NJDEP Cracks Down on Emergency Generators
Posted: April 19th, 2013Author: All4 Staff
New Jersey Department of Environmental Protection (NJDEP) has begun to restrict certain specific uses of emergency generators. NJDEP has learned that some facility owners and operators of these engines have entered into contracts with electric utility companies in order to use their emergency generators for purposes of peak or load shaving, demand response and similar programs. ‘Demand response,’ as defined by the NJDEP, “is a preemptive action in which the participating facility voluntarily agrees to commence operation of its electrical generating equipment prior to the reduction in voltage or failure of electrical power in return for economic benefit.” NJDEP would like to make clear that the operation of emergency generators for the purposes of peak shaving or demand response is permitted only if the generator in question includes air pollution control and the facility’s approved air permit contains conditions that allows the emergency generator to be used in this way. Currently, the emergency generator general permit does not permit the use of a generator for demand response or peak shaving programs. In order to participate in these programs, a facility would have to obtain a regular air Preconstruction or Operating permit approval from NJDEP.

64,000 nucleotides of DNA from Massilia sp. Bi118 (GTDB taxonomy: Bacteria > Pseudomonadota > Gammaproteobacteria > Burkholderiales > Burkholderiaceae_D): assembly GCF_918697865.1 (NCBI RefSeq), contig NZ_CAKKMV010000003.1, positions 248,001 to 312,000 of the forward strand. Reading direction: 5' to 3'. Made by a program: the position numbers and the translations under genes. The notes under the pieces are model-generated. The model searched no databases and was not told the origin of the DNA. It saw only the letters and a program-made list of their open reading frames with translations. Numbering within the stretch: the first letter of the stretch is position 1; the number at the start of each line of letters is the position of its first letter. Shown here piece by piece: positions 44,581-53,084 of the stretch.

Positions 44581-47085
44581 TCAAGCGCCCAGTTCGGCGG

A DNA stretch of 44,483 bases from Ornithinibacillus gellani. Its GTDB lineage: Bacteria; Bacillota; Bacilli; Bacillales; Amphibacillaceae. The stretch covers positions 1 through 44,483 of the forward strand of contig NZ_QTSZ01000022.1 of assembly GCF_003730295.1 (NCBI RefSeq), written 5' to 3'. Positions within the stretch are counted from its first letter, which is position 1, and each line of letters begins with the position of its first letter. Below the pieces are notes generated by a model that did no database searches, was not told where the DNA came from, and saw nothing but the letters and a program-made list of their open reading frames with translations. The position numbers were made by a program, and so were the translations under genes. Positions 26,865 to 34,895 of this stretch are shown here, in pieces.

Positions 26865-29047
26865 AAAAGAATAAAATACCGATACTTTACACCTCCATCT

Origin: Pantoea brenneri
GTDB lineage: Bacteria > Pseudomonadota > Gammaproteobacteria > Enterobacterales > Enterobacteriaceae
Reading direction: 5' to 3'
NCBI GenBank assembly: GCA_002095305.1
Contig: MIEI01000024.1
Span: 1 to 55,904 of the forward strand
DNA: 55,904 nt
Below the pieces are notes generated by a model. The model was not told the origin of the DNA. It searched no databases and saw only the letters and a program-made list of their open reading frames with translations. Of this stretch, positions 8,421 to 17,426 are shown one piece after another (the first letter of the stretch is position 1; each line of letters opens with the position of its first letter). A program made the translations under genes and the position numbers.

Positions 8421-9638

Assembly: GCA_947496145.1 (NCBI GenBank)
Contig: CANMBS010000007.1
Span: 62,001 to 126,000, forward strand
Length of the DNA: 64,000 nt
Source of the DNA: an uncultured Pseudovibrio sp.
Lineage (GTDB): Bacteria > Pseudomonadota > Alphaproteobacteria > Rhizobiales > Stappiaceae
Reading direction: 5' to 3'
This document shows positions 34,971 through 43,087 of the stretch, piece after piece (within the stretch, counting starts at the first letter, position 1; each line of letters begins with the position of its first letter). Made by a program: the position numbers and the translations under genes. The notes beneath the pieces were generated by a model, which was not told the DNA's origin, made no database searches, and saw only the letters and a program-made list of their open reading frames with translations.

For purposes of clarification, it should be noted that some stationary internal combustion engines used as emergency generators may be operated in situations without air pollution control devices. These situations include:
(1) during the performance of normal testing and maintenance procedures, as recommended in writing by the manufacturer and/or as required in writing by a Federal or State law or regulation;
(2) when there is power outage or the primary source of mechanical or thermal energy fails because of an emergency; or,
(3) when there is a voltage reduction issued by PJM and posted on the PJM internet website (www.pjm.com) under the “emergency procedures” menu.
If an emergency generator is not operated in one (1) of the three (3) scenarios listed above, the equipment fails to meet the definition of “emergency” and is therefore subject to air pollution control requirements and a regular air pollution control permit.
If you desire to operate your combustion engine for peaking or demand response programs, please contact the NJDEP’s Air Quality Permitting Program to determine if your engine can qualify for an air permit for non-emergency use.
Additionally, ALL4 can help you through the permitting process as well. Should you have questions, please contact either Ron Harding (610.933.5246 x119; firstname.lastname@example.org), our in-house expert on stationary engines, or me (610.933.5246 x128; email@example.com) to discuss your air permitting needs.